It’s no secret that word of mouth impacts business. If you try that new restaurant down the street and feel strongly about it, you’re probably going to tell someone. While many people are on Twitter or Facebook, some prefer to share their views on Yelp. Whether Yelp reviews can be trusted is open for debate. Either way, that delicate balance between the rights of consumers to voice their opinions and the rights of business owners to protect their reputations has become increasingly strained.
The Wall Street Journal reported on a Yelp case that is headed to the Virginia Supreme Court. Joe Hadeed owns Hadeed Carpet Cleaning in Springfield, Virginia. In 2012, he started noticing that his company was receiving many negative Yelp reviews, which had not been the norm. Business and revenue dropped sharply causing him to let go dozens of workers and sell six trucks.
Hadeed believes that several of the bad reviews were fake and sued the review writers for defamation in July 2012. The lawsuit sought the writers’ true identities, but Yelp refused to turn over the names. So far two lower courts have agreed that Hadeed has the right to find out the names of the negative reviewers. Yelp has appealed to Virginia’s highest court stating that the reviews are protected free speech. A judge will soon decide whether Yelp will disclose the names to Hadeed. The implications of this case could be far reaching when it comes to anonymous online reviews.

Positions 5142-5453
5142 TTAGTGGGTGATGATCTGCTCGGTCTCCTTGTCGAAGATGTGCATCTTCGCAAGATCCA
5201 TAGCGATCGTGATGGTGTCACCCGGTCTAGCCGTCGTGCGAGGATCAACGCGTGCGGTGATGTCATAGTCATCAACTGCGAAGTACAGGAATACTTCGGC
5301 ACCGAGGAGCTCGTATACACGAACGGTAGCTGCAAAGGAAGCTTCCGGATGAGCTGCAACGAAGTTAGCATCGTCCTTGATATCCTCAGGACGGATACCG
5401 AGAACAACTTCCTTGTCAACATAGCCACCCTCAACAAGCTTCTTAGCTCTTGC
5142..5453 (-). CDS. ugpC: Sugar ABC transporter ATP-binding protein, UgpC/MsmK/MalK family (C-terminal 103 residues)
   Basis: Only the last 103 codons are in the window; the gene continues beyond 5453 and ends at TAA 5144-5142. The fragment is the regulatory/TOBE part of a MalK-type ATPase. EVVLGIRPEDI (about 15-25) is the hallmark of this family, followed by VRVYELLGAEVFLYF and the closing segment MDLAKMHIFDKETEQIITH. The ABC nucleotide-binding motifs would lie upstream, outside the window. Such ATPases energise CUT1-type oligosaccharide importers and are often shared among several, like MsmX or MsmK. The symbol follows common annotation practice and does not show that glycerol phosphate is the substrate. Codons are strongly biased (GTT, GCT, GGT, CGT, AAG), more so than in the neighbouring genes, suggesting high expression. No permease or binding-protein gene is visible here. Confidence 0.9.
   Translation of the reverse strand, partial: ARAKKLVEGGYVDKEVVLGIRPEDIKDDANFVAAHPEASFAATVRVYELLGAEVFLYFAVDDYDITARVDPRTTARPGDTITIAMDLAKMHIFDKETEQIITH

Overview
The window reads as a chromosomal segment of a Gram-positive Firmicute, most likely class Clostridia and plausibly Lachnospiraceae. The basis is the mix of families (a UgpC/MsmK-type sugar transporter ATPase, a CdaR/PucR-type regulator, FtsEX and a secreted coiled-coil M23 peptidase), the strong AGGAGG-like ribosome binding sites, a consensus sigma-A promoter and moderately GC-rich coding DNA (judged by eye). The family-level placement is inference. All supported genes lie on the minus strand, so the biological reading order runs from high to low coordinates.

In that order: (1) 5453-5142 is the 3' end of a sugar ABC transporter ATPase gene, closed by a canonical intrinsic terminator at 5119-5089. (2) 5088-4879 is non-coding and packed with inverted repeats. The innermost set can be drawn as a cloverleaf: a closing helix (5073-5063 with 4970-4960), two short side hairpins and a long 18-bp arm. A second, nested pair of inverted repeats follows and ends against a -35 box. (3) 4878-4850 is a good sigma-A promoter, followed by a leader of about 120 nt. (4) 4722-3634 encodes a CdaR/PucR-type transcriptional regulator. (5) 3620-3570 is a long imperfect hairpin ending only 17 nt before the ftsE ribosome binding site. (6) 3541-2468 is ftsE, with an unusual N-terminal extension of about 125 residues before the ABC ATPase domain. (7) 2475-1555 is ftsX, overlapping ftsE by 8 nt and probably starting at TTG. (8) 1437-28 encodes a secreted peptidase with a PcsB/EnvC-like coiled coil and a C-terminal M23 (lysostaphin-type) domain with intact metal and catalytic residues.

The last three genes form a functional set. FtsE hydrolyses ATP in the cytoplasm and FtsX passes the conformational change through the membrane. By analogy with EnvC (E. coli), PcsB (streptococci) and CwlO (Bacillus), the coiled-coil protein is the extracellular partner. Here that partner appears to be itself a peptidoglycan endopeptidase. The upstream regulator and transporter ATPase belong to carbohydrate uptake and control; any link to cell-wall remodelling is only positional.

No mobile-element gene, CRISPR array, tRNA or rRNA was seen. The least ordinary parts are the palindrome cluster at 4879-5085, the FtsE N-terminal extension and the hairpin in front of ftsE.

In New York, there was an interesting twist to the online review scenario. A CBS New York article states that Matthew Brand read positive Yelp reviews for Ron Gordon Watch Repair on Madison Avenue. He took his watch there and was not happy with the service.
Brand wrote his own Yelp review in April 2013 using his name. In March 2014, Brand received a letter from the watch repair shop’s attorney threatening him with a defamation lawsuit if he did not take down his review. Since the threat of the lawsuit, the shop is now getting bad reviews about the threat of legal action and the owner is being called a bully.
For the CBS article, Law professor Leon Friedman was interviewed. He said that reviews are protected speech, but he didn’t think that these types of reviews are libelous if they are just an opinion. Instead of taking the litigious route, he suggests that businesses put a comment on the negative review and tell their side of the story.